The dark forgotten history of the Cholera Expedition down the Batang Lupar
Famous today for the Pesta Benak, or Tidal Bore Festival, the Batang Lupar river was the site of a devastating cholera epidemic in the 1900s.
Modern-day Sarawakians might not have heard of the ‘Cholera Expedition’ that happened during the reign of the Brooke family.
But back in 1902, what was originally a military expedition against Iban rebels down the Batang Lupar river became a disaster, so much so it made headlines across the globe.
Historians and news reports back then called it the “cholera expedition” because one fifth of the 10,000 men recruited to fight against Iban rebels died of the disease.
A river runs through it
Batang Lupar flows for 275 kilometers from the Klinkang Range to the South China Sea. It has a large rivermouth and becomes shallow upstream.
The river runs through a number of towns including Lingga, Sri Aman and Engkilili. The Batang Lupar river is the only river in Malaysia which experiences the tidal bore phenomenon. Even though it happens everyday, it becomes more spectacular at king tide during dry season.
What actually happened?
Vyner Brooke, the eldest son of Charles Brooke, the second rajah of Sarawak, started his career in the then-kingdom as a cadet government officer in 1897.
He first served in Simanggang (now known as Sri Aman), then at Mukah and Oya.
In May 1900, he participated in a punitive expedition against the Muruts in Trusan. Then in June 1902, he took part in another expedition against the Ibans in upper Batang Lupar.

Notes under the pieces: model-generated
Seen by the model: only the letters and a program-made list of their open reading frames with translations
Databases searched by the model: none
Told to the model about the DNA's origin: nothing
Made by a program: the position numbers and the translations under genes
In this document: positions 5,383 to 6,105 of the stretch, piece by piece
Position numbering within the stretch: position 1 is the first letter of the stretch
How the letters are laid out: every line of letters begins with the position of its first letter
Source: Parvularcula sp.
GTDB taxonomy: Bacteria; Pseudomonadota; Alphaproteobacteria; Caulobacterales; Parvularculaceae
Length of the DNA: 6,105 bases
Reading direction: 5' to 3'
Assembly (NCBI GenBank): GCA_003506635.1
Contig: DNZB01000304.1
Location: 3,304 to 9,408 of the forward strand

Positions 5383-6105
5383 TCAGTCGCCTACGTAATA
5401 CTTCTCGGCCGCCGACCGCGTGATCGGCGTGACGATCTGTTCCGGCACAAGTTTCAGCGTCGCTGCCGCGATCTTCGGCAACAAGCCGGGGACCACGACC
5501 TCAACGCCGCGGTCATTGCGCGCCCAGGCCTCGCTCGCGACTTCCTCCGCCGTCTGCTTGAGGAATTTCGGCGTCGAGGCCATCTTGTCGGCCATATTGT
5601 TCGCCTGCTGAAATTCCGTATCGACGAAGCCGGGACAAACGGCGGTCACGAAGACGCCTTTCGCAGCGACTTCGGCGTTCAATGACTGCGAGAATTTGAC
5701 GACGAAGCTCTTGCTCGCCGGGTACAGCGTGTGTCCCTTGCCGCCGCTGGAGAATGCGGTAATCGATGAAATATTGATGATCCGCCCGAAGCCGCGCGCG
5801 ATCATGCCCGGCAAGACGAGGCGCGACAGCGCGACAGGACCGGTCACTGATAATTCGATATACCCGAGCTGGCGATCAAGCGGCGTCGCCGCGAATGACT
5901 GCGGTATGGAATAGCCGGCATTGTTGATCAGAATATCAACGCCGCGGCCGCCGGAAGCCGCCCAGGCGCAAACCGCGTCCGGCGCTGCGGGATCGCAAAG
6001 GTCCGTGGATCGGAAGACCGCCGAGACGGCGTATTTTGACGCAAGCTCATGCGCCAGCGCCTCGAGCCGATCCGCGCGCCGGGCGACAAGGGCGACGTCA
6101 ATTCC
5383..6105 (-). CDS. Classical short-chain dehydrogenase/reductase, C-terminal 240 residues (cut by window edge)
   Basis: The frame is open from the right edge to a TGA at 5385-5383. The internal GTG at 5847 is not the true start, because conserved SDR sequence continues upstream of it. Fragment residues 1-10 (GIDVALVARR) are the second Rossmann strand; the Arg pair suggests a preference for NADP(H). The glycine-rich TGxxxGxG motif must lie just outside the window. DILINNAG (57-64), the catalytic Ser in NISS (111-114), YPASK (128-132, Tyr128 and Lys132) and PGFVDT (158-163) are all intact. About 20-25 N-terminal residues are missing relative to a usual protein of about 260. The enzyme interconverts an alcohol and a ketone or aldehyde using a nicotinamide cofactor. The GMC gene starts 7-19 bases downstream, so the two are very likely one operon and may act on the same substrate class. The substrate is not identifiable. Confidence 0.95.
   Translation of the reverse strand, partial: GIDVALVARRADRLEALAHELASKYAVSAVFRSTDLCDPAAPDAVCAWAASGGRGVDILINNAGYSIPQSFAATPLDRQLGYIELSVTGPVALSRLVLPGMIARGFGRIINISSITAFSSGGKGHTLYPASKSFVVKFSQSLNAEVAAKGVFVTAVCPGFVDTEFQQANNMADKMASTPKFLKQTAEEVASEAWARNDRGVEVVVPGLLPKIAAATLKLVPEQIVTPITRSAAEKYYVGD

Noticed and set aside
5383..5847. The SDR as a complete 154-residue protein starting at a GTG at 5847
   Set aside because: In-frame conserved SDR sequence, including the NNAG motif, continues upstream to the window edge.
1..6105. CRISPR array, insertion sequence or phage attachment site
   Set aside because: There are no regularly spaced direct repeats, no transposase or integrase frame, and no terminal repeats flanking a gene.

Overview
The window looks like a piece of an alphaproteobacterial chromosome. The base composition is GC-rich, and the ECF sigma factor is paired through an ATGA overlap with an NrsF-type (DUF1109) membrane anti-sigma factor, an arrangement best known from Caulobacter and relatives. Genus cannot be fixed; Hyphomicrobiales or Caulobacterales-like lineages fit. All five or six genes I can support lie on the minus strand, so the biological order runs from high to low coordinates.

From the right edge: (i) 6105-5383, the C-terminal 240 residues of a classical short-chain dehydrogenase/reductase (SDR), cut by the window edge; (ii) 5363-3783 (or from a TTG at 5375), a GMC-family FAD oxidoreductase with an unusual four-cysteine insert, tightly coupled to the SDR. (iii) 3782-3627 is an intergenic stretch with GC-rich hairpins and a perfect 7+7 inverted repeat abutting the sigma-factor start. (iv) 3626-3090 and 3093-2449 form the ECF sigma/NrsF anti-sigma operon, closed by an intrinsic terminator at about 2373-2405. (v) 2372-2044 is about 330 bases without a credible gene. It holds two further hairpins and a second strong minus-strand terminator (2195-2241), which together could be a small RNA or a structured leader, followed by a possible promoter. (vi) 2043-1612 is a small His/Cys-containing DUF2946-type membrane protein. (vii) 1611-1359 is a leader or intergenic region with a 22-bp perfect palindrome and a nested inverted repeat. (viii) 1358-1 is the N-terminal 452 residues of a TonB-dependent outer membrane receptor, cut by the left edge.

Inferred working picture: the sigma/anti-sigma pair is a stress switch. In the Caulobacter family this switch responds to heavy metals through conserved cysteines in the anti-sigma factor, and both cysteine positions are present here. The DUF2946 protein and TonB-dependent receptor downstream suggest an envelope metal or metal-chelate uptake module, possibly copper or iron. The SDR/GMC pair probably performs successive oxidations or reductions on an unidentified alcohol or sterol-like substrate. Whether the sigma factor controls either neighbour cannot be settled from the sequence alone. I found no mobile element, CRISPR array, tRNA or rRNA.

It was an expedition Vyner would never forget.
The expedition was to pacify Iban factions who had started a few raids against their traditional enemies – and Brooke allies – the Ibans from the lower Batang Lupar.
Branded rebels under the Brooke regime, they also refused to pay taxes or follow directives by the Brooke government to move their longhouses to the riverbank.
Charles and Vyner arrived at the fort in Lingga on June 8 where they found more than 10,000 of their Iban and Malay allies in about 800 longboats ready to fight for them.
The next morning, Vyner reported to his father that two men had died outside his bungalow.
Charles refused to listen, assuming his son was trying to escape his duty.
Then on June 9, the Rajah made his way back to Kuching leaving Vyner to carry on the expedition with two English officers, Demetrius Bailey and Harry Deshon.
Margaret Brooke’s account on the Cholera Expedition
Vyner’s mother, Margaret wrote briefly about the expedition in her book My Life in Sarawak.
“For some unexplained reason, cholera broke out amongst the force just before it had reached the enemy’s country,” she stated.
When they arrived near the rebels’ area, the force was separated into two groups. One group led by the Malay chiefs set out on foot to attack the rebels while the rest including Vyner and his two English officers were left behind.
The remaining force set up camp by the river. By this time, many had suffered from cholera.
“As the days wore on, the air was filled with the screams and groans of the stricken and dying.”
According to Margaret, it was impossible to turn back despite the fact that men were dropping dead everyday because of the “bad impression such a course would have made on the enemy.”
In the end about 2,000 men died of the disease.
She was told by the two British officers that Vyner’s presence helped to keep discipline and hope among the force.